Membrane-substrate interface: Phospholipid bilayers at chemically and topographically structured surfaces
- Atul N. Parikha1
© American Vacuum Society 2008
Received: 12 December 2007
Accepted: 7 February 2008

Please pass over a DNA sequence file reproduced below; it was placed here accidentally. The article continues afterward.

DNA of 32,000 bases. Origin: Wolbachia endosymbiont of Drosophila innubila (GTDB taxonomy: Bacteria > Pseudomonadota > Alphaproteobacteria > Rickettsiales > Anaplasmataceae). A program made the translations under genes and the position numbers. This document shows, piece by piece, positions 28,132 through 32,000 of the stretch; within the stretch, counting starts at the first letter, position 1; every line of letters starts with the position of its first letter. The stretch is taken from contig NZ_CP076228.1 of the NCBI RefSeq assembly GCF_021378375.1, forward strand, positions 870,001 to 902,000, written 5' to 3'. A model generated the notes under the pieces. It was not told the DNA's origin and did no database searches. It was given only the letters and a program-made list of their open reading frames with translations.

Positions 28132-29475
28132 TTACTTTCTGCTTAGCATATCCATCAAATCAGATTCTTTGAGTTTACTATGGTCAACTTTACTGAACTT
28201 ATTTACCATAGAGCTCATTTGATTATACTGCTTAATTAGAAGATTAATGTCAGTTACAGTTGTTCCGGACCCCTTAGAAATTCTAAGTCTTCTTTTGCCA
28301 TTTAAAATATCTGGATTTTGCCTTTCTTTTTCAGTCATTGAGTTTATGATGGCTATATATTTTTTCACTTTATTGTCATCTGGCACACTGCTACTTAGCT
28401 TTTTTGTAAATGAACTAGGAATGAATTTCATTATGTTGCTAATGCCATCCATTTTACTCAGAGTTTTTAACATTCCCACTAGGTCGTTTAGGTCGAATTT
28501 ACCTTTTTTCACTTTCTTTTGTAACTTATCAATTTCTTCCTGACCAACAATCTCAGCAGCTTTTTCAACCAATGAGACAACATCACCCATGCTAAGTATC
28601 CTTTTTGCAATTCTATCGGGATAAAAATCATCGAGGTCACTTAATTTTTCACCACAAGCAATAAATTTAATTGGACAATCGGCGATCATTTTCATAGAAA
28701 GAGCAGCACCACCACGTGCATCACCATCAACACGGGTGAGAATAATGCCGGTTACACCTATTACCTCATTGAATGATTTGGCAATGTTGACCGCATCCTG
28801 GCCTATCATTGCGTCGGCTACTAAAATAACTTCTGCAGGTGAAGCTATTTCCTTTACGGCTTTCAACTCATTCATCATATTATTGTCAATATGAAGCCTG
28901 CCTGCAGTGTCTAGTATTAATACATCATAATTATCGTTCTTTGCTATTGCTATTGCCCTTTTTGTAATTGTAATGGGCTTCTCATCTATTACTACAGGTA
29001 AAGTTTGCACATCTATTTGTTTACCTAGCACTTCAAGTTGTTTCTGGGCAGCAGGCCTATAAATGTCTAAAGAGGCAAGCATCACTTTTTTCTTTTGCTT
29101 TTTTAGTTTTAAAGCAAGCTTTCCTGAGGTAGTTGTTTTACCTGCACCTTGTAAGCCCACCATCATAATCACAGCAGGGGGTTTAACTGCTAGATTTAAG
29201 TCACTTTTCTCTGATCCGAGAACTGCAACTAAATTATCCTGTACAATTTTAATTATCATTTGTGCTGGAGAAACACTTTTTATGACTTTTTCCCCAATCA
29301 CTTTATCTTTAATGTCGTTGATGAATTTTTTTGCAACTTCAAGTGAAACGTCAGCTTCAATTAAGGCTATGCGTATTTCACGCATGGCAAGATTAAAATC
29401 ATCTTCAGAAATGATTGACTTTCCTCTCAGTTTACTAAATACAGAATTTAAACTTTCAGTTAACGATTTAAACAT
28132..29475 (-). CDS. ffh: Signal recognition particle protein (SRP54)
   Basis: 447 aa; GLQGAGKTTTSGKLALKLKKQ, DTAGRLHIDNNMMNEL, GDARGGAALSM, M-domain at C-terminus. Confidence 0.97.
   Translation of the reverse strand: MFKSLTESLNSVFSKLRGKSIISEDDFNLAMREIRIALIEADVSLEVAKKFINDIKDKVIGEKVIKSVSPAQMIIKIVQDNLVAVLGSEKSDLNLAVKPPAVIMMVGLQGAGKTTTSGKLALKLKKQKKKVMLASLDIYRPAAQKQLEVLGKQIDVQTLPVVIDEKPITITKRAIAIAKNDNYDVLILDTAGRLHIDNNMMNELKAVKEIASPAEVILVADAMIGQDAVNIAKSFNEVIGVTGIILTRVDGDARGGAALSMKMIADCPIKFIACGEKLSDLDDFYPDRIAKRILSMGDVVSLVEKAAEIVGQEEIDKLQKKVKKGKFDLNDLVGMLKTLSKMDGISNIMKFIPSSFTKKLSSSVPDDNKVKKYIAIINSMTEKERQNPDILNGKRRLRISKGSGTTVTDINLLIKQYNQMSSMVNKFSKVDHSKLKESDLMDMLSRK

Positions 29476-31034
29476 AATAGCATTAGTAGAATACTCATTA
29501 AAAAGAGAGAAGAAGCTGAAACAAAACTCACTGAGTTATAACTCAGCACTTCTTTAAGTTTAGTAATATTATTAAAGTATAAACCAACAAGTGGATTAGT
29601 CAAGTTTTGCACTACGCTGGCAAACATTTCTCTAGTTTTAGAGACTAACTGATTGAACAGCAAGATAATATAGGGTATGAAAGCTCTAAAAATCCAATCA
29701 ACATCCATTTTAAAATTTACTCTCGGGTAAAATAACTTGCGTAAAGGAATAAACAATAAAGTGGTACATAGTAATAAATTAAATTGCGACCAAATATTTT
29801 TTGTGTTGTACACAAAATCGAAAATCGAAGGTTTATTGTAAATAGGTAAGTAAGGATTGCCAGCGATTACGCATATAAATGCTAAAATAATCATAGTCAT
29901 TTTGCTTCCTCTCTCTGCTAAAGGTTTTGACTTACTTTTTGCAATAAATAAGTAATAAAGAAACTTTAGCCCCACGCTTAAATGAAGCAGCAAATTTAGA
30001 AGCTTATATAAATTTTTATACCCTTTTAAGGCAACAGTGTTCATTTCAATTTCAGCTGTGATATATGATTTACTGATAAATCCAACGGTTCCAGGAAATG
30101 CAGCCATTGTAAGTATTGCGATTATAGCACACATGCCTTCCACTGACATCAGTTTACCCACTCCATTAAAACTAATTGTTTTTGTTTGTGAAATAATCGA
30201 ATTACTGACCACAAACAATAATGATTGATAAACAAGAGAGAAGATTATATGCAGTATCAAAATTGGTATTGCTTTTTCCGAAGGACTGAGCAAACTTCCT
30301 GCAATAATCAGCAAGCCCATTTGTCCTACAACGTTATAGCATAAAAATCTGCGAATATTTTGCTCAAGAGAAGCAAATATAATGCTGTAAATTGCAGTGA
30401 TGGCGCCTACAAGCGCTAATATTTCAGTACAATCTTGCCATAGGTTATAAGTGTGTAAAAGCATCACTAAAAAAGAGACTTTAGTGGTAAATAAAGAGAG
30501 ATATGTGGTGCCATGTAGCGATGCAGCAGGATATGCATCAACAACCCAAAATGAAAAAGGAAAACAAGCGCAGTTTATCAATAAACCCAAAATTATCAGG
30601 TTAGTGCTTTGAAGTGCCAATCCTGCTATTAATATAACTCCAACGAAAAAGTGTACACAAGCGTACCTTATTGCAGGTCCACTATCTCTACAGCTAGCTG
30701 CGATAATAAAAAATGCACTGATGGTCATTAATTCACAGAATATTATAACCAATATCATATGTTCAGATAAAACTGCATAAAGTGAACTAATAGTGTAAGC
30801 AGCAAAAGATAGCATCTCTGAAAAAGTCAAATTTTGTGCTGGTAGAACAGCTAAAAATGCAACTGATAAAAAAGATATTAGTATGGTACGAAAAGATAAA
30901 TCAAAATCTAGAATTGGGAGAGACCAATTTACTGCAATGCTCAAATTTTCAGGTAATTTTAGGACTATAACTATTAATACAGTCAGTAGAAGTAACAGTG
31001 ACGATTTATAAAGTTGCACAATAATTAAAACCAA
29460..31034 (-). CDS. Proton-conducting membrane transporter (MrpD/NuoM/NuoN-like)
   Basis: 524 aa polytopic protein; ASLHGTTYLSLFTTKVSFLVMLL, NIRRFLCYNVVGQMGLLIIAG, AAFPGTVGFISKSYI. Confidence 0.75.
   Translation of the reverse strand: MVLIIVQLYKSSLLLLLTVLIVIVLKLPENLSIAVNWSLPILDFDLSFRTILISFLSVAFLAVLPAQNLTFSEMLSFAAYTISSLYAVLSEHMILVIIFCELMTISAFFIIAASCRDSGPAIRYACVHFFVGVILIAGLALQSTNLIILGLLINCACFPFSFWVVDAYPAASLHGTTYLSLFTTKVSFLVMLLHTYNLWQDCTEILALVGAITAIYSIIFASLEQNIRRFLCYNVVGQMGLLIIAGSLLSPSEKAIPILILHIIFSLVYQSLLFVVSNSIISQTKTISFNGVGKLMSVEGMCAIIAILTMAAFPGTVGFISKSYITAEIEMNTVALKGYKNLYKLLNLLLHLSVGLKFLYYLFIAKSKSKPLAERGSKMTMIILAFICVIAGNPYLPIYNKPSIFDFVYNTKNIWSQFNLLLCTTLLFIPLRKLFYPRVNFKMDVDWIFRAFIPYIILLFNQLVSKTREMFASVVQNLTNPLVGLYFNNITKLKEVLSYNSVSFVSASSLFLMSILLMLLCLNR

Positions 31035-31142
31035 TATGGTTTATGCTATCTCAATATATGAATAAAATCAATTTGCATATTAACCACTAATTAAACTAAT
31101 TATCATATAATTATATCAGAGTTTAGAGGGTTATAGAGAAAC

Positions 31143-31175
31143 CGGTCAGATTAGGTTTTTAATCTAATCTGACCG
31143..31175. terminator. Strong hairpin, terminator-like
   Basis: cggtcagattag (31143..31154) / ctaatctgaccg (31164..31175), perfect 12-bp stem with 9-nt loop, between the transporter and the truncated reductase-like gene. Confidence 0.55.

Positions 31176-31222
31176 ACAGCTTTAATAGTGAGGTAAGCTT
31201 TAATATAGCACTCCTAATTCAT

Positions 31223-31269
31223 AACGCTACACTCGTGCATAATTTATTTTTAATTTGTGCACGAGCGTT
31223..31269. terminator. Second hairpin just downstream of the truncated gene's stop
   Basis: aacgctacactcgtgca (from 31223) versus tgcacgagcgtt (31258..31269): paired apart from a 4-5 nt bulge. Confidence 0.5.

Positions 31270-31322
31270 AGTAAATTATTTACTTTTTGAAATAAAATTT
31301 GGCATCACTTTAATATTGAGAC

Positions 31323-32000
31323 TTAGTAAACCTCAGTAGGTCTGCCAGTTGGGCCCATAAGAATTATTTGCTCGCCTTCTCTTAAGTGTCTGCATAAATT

The surface-assisted fusion, rupture, and spreading of vesicles and hydration-induced spreading of lipids onto chemically and topographically structured surfaces gives rise to lipid structures useful for modeling many physical-chemical properties of lipid bilayers. Chemically structured surfaces produce a lipid structure revealing template-induced assembly of coexisting lipid phases, which reflect the underlying pattern of surface energy, wettability, and chemistry. In a construct derived using photochemically patterned molecular monolayers, the author found a spontaneous separation of fluid bilayer regions from the fluid monolayer regions by a controllable transition region or moat. The coexisting bilayer/monolayer morphologies derived from single vesicular sources are particularly attractive for the study of a range of leaflet-dependent biophysical phenomena and offer a new self-assembly strategy for synthesizing large-scale arrays of functional bilayer specific substructures including ion-channels and membrane-proteins. The uses of topologically patterned surfaces similarly provide new models to design complex three-dimensional membrane topographies and curvatures. These platforms promise fundamental biophysical studies of curvature-dependent membrane processes as well as useful bioanalytical devices for molecular separations within fluid amphiphilic membrane environments. Some future directions enabled by lipid self-assembly at structured surfaces are also discussed.